City Hall

Are 'No Cruising Zones' Dallas' Stop-and-Frisk?

Some Dallas residents and City Council members equated "no cruising zones" to stop-and-frisk.
Some Dallas residents and City Council members equated "no cruising zones" to stop-and-frisk. aradaphotography
Dallas is looking into cracking down on cruising in an effort to put a dent in prostitution and sex trafficking in the city. Aan ordinance already prohibits cruising in certain parts of the city, but an amendment brought to the council Wednesday would extend this to portions of Shady Trail, Harry Hines Boulevard, Walnut Hill Lane and Southwell Road.

Unlawful cruising is defined as a driver passing through “the same traffic control point within a no cruising zone three times within any two-hour period.” A person can be ticketed up to $500 for cruising in one of these zones.

But Dallas residents and some City Council members compared the ban to "stop-and-frisk," a discredited practice used in other cities that allowed police officers to stop and randomly search people in certain geographical areas. Opponents said the cruising ban could open the floodgates of widespread racial profiling.

In Dallas, around 400 teens are sold for sex every night as part of a $99 million sex trade, according to New Friends New Life, a Dallas-based nonprofit dedicated to survivors.

The proposed amendment states that traffic congestion and cruising in these areas is linked to prostitution-related activities and trafficking. The thinking is if law enforcement can reduce the traffic in these areas, they can reduce this illegal activity.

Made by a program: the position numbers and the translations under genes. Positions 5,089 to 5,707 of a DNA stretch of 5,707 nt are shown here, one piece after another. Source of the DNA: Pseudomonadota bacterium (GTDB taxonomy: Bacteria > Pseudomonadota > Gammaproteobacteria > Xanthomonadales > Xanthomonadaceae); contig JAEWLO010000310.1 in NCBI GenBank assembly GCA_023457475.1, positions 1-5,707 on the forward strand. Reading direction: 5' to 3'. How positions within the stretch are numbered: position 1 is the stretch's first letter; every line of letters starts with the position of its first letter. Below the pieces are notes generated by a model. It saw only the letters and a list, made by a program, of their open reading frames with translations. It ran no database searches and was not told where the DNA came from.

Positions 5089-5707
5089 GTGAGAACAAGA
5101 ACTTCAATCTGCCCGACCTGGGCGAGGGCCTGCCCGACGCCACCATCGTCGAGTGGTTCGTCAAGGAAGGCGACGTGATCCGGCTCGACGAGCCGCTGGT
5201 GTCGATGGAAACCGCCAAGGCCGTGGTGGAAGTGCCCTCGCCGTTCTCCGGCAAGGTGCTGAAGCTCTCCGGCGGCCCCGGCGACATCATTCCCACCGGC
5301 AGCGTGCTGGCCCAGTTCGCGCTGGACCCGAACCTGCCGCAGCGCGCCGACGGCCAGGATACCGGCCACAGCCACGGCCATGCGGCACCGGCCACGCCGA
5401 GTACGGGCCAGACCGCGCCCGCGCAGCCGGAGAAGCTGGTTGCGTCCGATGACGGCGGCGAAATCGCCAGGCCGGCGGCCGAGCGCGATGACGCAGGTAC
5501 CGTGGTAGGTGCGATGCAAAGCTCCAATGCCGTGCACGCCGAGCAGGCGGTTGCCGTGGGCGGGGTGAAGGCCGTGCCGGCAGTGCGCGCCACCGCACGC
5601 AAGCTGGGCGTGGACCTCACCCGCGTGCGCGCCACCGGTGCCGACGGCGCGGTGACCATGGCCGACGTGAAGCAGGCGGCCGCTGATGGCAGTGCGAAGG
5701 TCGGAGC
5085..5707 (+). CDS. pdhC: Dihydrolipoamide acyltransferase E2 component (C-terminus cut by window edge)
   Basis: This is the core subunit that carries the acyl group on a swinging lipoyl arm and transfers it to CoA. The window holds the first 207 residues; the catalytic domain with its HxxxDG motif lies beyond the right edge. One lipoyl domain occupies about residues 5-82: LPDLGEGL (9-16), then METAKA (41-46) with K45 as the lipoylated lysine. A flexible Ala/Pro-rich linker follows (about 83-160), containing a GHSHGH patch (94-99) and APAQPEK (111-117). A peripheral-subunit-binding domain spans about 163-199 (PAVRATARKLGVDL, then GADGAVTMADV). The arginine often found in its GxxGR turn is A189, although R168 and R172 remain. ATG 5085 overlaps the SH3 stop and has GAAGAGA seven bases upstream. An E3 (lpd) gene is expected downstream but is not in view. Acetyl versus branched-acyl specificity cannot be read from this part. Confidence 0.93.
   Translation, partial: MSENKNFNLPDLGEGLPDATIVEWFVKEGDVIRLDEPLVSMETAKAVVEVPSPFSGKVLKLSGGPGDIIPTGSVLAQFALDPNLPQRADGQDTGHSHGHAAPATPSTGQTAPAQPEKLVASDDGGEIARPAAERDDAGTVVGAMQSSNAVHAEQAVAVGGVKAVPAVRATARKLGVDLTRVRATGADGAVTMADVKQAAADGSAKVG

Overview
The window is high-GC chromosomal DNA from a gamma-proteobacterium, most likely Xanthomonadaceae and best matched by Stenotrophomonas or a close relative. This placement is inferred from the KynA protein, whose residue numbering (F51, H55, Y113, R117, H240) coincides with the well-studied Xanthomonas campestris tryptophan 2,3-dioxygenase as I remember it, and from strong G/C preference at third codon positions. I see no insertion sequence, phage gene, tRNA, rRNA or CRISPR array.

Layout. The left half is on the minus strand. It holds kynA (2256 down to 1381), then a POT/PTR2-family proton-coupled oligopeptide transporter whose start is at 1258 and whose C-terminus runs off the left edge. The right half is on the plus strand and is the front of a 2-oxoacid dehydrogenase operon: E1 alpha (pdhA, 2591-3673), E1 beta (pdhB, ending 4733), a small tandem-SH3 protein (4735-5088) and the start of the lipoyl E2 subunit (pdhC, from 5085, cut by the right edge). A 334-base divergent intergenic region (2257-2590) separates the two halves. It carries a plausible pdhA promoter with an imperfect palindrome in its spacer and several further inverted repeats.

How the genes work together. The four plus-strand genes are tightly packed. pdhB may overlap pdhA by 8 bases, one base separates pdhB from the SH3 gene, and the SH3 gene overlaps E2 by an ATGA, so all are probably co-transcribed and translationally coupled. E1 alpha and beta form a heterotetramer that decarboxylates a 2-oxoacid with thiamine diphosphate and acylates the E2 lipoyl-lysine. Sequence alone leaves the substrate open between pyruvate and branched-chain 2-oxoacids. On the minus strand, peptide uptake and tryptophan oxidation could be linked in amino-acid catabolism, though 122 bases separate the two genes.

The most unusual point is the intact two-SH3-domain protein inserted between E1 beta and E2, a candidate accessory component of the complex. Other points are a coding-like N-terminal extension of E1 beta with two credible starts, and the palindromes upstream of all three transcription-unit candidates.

Council member Adam Bazuldua adamantly opposed the no-cruising zones, which he feared would turn into “tools of oppression.”

“This is looking at whoever you want to pull over, and we know through data who that is, and being able to with no recourse because this covers you,” Bazuldua said. “It is absolutely unacceptable for us as lawmakers to allow for oppressive policies to be implemented and for the Black and brown communities to take the brunt of it.”

Bazuldua said the city needs to be more innovative in how it deals with these problems and not resort to methods of the past.

Council member Omar Narvaez said he was not consulted on the expansion of the no cruising zones, which would pass through and affect his district, despite it being discussed by the Public Safety Committee and being mentioned in the committee memos. Because of this, he moved to have the vote delayed by two weeks so he could gather comments from the police department and residents in his district.

Council member Lee Kleinman was willing to take it a step further. He said the zones go against the city’s focus on 21st century policing and that the council should consider revoking the ordinance in its entirety when it is brought back in two weeks.

Debbie Kim, a resident and business owner in District 6, said she recognizes the prostitution and sex trafficking issues in these areas of the city, but that no-cruising zones do not solve the root causes. “Ticketing the Johns will not stop the abuse and trafficking of the women,” Kim said.

She said the city should instead create a task force to help the victims of prostitution and sex trafficking. There are programs set up to pull people out of these worlds, but they often start with an arrest, Dallas Police Department Lt. Gerald Smalley said.

Tearyne Almendariz, with Texas Organizing Project, said the expansion of the ordinance would further burden the city’s already overworked police department. Focusing these efforts in certain areas would ensure the problem would just move around the city, Almendariz said.

Amalis K. Peterson, another member of Texas Organizing Project, said expanding the ordinance would use officers who could otherwise be deployed to handle other calls.
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Jacob Vaughn, a former Brookhaven College journalism student, has written for the Observer since 2018, first as clubs editor. More recently, he's been in the news section as a staff writer covering City Hall, the Dallas Police Department and whatever else editors throw his way.
Contact: Jacob Vaughn